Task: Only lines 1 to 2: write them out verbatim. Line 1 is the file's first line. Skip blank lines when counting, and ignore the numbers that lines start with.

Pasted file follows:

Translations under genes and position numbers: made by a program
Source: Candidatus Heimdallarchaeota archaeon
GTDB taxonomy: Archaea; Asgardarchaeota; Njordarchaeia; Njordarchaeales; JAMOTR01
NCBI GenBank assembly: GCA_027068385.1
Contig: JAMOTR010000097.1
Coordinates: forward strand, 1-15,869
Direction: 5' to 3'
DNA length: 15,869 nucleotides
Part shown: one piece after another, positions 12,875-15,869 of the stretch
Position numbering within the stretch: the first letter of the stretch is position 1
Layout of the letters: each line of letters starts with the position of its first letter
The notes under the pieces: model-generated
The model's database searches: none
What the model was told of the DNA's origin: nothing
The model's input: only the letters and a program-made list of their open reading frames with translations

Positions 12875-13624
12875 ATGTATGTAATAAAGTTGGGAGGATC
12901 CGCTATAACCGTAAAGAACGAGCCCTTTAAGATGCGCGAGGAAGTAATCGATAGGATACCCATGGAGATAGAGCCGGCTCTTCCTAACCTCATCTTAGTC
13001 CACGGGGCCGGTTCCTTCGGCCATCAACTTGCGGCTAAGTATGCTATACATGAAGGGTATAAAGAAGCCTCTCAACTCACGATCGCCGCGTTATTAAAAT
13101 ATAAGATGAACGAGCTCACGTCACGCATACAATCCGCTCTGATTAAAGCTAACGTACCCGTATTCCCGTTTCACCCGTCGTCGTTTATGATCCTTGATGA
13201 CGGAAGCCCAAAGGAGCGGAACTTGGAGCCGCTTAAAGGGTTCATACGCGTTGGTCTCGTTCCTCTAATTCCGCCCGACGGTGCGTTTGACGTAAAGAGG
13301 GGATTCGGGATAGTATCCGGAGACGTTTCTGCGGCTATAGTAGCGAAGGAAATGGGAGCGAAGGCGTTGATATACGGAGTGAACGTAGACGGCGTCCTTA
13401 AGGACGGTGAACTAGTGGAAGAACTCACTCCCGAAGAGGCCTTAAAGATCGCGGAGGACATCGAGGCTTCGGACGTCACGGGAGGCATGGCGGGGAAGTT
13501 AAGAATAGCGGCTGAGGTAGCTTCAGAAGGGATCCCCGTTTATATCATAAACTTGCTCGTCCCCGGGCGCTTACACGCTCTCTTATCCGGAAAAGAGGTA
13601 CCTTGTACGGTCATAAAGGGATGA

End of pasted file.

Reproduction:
Translations under genes and position numbers: made by a program
Source: Candidatus Heimdallarchaeota archaeon